Abstract/Summary INTRODUCTION The inflammatory bowel diseases (IBDs), which include Crohn’s disease (CD) and Ulcerative Colitis (UC), are characterized by acute and chronic inflammatory changes in the small or large bowel, or in both. Increasing incidence and prevalence figures for IBD, both in the developed and developing world indicate that environmental factors are at least as significant in IBD as genetic susceptibility. Of these, diet and the host microbiota are likely to play important but as yet poorly defined roles. The major constituents of a standard ‘‘Western’’ diet may contribute to, or protect against, intestinal inflammation via several mechanisms. These include the effects of insulin resistance and short-chain fatty acids such as butyrate, modification of intestinal permeability, the anti-inflammatory role of polyunsaturated fatty acids, and the effect of sulfur compounds from protein on host microbiota. Recent evidence suggests an indirect role for diet via obesity which represents a low grade, chronic inflammatory state. This thesis critically assesses the evidence for the role of diet and in the development of IBD. 4 The incidence of CD appears to be increasing at a faster rate than UC which suggests environmental factors such as obesity may be playing an increasing role in the development of CD. No studies to date have investigated a direct role for obesity in the development of CD. However two studies have investigated the effect of increased BMI on disease distribution and severity of CD with obese CD patients being older at diagnosis and having an increased frequency of perianal complications. In both these studies weight was determined at time of diagnosis and during the course of the disease. This raises the possibility that weight loss prior to diagnosis may have resulted in misclassification of subjects previously obese as normal or underweight thereby biasing the results obtained. The aims of this research are to investigate this possibility by determining changes in body weight during the time between symptom onset and diagnosis and to assess differences in disease distribution, behaviour and severity between ‘overweight’ (BMI ≥ 25 kg/m2) and ‘normal weight’ (BMI < 25 kg/m2) CD patients at both time points. METHODS Patients with a diagnosis of CD were identified from the Brisbane Inflammatory Bowel Disease (IBD) database. Data regarding height and weight at onset of disease symptoms and at diagnosis were collected by patient postal questionnaire and chart audit. Outcomes included age at diagnosis, disease behaviour, disease distribution, bowel resections, immune-suppression, and family history. Incidence of overweight (BMI = 25 kg/m2) at onset of symptoms and at diagnosis was determined. Statistical analysis using chi-squared compared patients with BMI >25 against those with BMI ≤25. Information regarding length of time between onset of symptoms and diagnosis was obtained by chart audit. RESULTS A total of 341 subjects with CD who attended the RBWH between 1996 and 2006 were identified from the IBD database. Weight at onset of symptoms was determined for 163 (47.8%) and weight at diagnosis for 168 (49.3%) of the 341 CD patients identified from the IBD database. Data were available for 155 (45.5%) patients at both time points allowing calculation of weight change for this group. The majority lost weight (119 (76.8%)) with 59(38.10%) losing 10kg or more. Weight was stable in 30 (19.4%) subjects and 6 (4.1%) gained weight. Mean weight change was -8.6 ± 9.2 kg (range -46 to +7 kg). Compared to patients with a BMI < 25 kg/m2 patients with a BMI ≥ 25 kg/m2 were significantly older at onset of symptoms and at diagnosis (p=0.003 at onset of symptoms, p= 0.01 at diagnosis). Compared to patients with a BMI < 25 kg/m2 more patients with a BMI ≥ 25 kg/m2 had colonic disease at diagnosis (34.8% v 16.5% p = 0.08). There were no differences in gender, smoking 5 habits, Vienna classification, presence or absence of bowel resection, perianal disease, use of immunosuppressive drugs or family history between the BMI categories at either of onset of symptoms or diagnosis. Median length of time between symptom onset and diagnosis was 9 months (range 0-144 months) Mean length of time between symptom onset and diagnosis was 20.4 ± 23.4 months. CONCLUSIONS This study failed to reproduce the results of other studies but has shown that a considerable period of time may elapse between the onset of symptoms and diagnosis in adult patients with CD. During this time people may experience substantial weight loss resulting in misclassification of weight status. Therefore previous studies results, based on weight at diagnosis may be biased. When investigating associations between BMI and CD the BMI at disease symptom onset rather than diagnosis should be ascertained.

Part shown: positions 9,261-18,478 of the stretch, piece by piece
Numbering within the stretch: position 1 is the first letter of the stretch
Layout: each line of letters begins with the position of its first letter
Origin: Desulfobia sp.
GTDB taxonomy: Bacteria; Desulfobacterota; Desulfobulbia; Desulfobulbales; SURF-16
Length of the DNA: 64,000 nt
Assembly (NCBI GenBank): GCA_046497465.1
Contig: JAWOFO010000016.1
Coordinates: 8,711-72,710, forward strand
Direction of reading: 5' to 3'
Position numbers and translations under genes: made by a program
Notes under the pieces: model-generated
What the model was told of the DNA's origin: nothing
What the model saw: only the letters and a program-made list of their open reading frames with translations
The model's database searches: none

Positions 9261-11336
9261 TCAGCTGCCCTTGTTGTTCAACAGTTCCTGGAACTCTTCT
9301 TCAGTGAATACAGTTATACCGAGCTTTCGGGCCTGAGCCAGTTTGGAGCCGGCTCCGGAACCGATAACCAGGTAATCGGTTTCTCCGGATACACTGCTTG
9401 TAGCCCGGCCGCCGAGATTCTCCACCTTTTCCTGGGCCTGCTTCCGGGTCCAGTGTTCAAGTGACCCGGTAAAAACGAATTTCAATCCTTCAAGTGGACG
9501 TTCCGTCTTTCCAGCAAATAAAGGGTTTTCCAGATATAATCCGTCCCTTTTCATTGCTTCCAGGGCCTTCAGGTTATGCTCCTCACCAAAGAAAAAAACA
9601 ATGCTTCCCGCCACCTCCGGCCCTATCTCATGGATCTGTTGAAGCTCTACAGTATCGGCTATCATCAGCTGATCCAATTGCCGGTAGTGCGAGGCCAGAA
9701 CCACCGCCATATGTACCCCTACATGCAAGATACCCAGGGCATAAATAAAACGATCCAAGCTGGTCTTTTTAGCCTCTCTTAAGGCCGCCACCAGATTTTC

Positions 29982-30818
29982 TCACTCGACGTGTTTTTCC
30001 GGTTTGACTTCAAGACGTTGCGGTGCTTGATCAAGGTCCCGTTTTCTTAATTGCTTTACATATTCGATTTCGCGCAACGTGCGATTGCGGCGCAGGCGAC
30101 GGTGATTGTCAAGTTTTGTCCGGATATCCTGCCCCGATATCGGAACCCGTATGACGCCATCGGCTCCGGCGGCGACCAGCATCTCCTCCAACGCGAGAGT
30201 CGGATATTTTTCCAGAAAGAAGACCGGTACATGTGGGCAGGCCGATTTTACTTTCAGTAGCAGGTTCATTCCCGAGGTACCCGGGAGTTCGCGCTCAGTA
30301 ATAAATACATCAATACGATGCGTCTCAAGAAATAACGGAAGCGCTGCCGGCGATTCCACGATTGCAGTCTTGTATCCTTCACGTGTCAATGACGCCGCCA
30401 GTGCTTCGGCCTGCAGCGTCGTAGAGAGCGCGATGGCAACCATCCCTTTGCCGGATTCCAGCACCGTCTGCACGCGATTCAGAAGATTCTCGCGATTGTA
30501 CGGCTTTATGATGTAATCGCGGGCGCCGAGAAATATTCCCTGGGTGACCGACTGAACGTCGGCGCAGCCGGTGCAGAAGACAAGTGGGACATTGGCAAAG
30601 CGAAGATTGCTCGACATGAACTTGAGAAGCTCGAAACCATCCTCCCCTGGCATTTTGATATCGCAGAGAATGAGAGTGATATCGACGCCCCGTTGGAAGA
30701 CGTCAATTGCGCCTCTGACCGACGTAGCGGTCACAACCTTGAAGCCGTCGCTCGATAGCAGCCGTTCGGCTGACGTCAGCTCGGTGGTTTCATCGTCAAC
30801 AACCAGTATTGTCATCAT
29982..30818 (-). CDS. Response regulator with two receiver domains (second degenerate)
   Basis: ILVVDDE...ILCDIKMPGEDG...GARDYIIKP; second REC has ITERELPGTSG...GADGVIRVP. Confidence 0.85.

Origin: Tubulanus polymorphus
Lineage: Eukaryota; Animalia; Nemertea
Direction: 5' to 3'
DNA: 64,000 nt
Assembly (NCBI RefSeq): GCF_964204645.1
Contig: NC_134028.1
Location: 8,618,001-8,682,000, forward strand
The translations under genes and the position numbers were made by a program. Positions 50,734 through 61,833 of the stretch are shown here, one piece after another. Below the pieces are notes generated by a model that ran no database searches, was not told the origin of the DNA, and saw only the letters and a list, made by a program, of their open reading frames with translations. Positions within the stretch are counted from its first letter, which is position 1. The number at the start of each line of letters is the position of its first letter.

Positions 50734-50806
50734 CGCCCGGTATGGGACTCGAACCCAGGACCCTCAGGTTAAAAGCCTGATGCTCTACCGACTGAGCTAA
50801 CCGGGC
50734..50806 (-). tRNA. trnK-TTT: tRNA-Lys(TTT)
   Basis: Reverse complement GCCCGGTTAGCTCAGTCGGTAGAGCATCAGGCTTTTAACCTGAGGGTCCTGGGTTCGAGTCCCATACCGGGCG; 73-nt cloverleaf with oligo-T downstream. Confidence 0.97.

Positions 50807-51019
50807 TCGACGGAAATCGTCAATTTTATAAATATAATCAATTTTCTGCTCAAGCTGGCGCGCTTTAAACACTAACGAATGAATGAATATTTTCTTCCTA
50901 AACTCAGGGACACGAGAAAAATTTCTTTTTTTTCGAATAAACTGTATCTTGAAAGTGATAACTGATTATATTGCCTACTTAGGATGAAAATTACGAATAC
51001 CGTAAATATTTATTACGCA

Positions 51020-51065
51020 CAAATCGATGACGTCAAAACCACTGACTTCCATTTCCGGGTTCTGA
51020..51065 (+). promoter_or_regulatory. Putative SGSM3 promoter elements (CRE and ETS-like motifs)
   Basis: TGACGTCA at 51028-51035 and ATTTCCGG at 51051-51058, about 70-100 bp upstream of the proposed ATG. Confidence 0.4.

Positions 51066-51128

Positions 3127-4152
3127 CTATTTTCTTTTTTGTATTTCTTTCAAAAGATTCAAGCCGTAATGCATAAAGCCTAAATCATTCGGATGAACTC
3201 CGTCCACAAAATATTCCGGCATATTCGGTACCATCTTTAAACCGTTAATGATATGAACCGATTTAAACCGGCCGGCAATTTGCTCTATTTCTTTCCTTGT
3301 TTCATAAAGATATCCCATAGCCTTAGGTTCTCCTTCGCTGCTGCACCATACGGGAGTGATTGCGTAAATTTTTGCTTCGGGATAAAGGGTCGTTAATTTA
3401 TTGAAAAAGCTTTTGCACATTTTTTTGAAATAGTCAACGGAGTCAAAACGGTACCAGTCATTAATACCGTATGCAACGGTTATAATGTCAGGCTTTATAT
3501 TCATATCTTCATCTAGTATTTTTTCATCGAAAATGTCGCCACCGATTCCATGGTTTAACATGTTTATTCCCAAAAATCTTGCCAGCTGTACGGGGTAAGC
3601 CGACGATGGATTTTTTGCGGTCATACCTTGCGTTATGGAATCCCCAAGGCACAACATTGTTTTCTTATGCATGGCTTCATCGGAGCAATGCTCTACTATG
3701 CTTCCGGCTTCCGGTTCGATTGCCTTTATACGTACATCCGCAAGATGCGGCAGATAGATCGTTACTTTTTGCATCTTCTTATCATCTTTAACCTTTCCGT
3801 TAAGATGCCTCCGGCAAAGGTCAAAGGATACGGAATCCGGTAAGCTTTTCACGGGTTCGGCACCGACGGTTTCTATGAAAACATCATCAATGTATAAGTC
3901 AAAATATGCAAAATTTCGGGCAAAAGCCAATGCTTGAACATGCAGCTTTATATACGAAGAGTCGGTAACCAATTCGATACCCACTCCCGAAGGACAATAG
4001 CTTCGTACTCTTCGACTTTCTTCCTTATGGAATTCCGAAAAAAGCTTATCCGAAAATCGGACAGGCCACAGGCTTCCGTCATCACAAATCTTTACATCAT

Keyword inflammatory bowel disease
Crohn’s disease
ulcerative colitis
dietary carbohydrate
dietary fibre
dietary fats
dietary proteins
obesity
Additional Notes Landscape 24,25,27,28,32,34,37,38,39,41